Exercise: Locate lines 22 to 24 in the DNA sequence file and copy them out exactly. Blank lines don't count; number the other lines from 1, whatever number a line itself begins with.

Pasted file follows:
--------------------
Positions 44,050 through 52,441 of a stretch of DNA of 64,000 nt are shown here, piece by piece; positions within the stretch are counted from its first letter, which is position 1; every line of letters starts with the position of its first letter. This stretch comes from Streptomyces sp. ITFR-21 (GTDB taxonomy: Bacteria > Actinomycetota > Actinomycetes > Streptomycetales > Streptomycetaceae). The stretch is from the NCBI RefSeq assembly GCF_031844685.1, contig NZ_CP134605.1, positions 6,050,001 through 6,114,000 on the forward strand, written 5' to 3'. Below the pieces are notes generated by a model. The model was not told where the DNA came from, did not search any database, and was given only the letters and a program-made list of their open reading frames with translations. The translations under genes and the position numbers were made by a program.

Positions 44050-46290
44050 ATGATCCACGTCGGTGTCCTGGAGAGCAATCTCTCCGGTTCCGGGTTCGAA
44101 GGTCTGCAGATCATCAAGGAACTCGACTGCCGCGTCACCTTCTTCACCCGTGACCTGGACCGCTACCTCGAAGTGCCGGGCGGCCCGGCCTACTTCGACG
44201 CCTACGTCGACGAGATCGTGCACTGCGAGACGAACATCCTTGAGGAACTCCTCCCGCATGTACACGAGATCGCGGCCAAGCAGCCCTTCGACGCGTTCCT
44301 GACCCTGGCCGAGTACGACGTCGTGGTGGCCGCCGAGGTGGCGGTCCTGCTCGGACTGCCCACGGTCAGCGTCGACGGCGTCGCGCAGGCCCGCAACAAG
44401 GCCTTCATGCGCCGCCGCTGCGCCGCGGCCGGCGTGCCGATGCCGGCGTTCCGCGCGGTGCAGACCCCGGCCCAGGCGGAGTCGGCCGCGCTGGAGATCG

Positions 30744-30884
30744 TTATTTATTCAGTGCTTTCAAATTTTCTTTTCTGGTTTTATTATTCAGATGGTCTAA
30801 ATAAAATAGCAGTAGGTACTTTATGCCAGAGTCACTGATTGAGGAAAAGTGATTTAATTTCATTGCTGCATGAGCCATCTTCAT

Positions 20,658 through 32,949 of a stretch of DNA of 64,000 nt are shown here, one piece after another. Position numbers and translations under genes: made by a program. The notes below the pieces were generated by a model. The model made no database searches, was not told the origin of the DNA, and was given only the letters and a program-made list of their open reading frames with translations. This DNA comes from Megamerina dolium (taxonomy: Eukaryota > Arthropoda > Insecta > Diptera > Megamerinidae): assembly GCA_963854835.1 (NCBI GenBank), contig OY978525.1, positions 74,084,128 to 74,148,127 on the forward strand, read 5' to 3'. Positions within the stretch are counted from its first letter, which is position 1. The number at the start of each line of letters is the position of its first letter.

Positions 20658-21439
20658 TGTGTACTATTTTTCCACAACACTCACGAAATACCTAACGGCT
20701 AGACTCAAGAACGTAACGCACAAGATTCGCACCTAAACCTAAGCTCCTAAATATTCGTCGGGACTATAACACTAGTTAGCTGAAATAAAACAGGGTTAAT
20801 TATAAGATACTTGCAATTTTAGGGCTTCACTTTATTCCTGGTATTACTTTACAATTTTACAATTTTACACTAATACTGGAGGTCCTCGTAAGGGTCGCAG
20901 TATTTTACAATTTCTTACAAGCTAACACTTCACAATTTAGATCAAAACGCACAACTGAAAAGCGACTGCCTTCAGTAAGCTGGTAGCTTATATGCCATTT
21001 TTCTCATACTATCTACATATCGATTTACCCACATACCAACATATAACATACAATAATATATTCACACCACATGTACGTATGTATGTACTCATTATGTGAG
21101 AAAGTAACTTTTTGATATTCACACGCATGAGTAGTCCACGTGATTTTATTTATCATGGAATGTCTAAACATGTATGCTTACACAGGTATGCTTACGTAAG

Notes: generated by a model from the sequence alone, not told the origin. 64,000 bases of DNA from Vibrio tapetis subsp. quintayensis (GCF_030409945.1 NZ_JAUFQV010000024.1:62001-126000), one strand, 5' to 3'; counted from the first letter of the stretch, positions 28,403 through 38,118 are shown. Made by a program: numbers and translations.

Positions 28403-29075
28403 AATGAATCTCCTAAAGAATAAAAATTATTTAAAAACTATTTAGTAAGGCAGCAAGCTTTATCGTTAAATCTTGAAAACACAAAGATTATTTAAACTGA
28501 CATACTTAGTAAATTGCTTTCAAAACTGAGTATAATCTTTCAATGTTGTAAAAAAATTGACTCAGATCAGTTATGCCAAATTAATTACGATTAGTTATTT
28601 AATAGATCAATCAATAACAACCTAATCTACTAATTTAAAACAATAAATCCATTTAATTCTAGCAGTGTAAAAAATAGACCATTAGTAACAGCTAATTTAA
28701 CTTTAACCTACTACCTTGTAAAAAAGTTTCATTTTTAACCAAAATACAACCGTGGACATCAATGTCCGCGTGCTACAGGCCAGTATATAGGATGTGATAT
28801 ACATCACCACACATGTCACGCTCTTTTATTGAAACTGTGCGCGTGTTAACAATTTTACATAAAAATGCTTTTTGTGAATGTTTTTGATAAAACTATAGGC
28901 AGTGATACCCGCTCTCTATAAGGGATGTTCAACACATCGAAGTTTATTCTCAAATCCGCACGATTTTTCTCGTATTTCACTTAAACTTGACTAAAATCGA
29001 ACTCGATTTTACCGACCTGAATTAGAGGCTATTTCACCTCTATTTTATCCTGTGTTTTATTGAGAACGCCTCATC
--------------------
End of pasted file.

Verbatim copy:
28501 CATACTTAGTAAATTGCTTTCAAAACTGAGTATAATCTTTCAATGTTGTAAAAAAATTGACTCAGATCAGTTATGCCAAATTAATTACGATTAGTTATTT
28601 AATAGATCAATCAATAACAACCTAATCTACTAATTTAAAACAATAAATCCATTTAATTCTAGCAGTGTAAAAAATAGACCATTAGTAACAGCTAATTTAA
28701 CTTTAACCTACTACCTTGTAAAAAAGTTTCATTTTTAACCAAAATACAACCGTGGACATCAATGTCCGCGTGCTACAGGCCAGTATATAGGATGTGATAT